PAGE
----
We have a few variables that are highly predictive in our modeling task. Is it sound to train models with a superset of features even though some are known NOT to be available at predict time? & if so, what are some suitable ML techniques to effectively design "optional predict-time" features? If not what are some of the fallacies of this?

That is, both learning & evaluation data come from the same distribution, except training has a few more variables (without any missing values) but these variables are impossible to exist at predict time.

For context, let's say we are trying to explain how the specific specs of a product from a manufacturer affect its pricing in the public market. We have customer star rating information for released products, but want our model to generalize to new not yet released products with similar types of specs. How can we leverage the star-rating feature for learning?

Perhaps using one of the many imputation strategies to fill-in lacking prediction inputs with values learned at training time, but perhaps there are other techniques.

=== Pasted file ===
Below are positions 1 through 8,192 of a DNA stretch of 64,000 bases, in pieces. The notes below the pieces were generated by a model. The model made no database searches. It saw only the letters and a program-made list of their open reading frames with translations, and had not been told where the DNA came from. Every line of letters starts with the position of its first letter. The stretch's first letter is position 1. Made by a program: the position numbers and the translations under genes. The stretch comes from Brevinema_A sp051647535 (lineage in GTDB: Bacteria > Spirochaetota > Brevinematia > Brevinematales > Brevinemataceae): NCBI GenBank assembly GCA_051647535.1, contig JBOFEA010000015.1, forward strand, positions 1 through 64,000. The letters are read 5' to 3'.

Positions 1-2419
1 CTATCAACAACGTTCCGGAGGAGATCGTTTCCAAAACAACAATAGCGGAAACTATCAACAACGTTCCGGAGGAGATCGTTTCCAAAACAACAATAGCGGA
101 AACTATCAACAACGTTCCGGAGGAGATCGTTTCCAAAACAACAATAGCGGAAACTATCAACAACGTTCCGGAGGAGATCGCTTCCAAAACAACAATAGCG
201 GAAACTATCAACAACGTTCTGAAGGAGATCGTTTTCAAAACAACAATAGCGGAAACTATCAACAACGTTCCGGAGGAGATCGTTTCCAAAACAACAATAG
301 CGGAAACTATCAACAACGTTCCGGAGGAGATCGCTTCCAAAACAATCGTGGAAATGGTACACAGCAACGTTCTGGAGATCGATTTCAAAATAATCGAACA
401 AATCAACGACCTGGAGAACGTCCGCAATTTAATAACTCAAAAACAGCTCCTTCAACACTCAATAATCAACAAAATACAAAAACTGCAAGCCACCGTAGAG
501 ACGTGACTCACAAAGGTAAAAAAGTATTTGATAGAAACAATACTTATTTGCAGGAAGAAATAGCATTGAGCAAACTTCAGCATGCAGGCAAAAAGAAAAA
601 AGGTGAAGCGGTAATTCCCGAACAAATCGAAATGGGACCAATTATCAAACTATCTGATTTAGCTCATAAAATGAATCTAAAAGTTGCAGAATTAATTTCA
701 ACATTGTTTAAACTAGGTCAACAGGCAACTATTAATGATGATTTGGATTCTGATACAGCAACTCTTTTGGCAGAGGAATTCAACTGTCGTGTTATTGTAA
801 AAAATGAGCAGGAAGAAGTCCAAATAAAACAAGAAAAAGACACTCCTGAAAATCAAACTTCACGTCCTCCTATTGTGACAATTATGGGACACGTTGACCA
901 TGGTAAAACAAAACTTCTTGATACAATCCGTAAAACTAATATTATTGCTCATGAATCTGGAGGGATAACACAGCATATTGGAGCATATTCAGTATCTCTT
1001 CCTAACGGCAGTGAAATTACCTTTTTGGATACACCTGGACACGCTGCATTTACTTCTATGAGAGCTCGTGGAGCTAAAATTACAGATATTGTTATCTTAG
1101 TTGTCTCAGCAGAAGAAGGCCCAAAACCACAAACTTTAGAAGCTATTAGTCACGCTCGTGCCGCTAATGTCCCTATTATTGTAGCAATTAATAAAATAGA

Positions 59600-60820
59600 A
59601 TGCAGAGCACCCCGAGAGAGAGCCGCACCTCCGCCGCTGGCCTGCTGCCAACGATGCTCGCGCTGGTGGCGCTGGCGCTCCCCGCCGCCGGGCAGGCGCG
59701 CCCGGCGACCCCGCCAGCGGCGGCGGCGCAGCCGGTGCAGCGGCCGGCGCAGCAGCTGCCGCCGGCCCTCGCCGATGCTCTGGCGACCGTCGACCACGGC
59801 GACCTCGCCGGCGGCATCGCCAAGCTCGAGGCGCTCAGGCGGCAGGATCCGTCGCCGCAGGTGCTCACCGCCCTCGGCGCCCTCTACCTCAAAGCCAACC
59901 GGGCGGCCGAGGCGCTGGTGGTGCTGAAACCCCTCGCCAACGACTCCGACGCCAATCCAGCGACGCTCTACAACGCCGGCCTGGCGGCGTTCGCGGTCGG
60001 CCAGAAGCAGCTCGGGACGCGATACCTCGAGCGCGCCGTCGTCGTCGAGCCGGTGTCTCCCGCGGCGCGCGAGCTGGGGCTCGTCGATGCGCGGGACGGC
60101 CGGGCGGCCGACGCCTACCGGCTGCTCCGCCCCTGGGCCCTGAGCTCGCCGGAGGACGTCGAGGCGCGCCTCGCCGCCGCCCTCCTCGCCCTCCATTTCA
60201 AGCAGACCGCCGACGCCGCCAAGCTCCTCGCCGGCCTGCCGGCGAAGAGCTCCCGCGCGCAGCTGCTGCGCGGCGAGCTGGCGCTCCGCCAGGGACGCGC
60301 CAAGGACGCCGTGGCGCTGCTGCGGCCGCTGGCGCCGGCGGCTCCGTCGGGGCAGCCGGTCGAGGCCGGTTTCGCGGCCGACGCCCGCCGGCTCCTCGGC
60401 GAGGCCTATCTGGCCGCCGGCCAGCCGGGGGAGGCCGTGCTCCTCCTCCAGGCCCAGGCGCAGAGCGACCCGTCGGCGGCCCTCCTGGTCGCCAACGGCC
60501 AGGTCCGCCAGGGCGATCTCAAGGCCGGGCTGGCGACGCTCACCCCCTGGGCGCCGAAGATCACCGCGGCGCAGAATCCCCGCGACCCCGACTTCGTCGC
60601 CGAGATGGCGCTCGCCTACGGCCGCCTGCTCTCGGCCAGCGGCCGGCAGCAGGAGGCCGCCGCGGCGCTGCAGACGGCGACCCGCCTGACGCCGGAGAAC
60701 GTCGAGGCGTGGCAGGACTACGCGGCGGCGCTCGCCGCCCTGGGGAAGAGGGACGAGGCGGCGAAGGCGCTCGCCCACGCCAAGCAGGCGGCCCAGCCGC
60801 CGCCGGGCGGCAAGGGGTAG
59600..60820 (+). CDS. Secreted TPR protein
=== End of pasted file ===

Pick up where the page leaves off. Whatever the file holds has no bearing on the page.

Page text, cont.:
1 Answer 1


You are describing several timestamps in the lifecycle of a product:

  1. $t_1$ launch, with features A, B, C
  2. $t_2$ initial inference time for sales figures
  3. $t_3$ customers award stars, assigned to feature D
  4. $t_4$ later inference time for sales figures

At all times we are traversing a product manifold which definitely has some structure to it. There are good and bad products, which will be reflected by sales and by customer stars. Retail price might be among the A, B, C features.

There are several models you can learn from this setup.

  • Given A, B, C, predict number of stars D.
  • Given A, B, C, predict monthly sales.
  • Given A, B, C, D, predict monthly sales.

We assume A, B, C do not change over the product's lifetime (so, for example, no timeseries of ad spend), and we similarly assume that D is a scalar quantity which becomes available after 90 days and thereafter does not change (not a timeseries). In particular, the timeseries of sales figures is not an input feature.

Apply chain rule.
Train a model to predict (A, B, C) --> D.
Train a model to predict (A, B, C, D) --> sales, and also
train a model to predict (A, B, C) --> sales.
Compare performance.

  • $\begingroup$ Interesting chain rule approach. In our real problem we know optional features help predict the target & we use the target to explain influence of the mandatory features. So the suggestion is to learn to approximate the optional features from the mandatory ones (rather than just impute the optional when predicting) & inject these values into our main model at predict time? $\endgroup$
    – eliangius
    Apr 5 at 11:00
  • $\begingroup$ Yes, that’s right. $\endgroup$
    – J_H
    Apr 5 at 19:56

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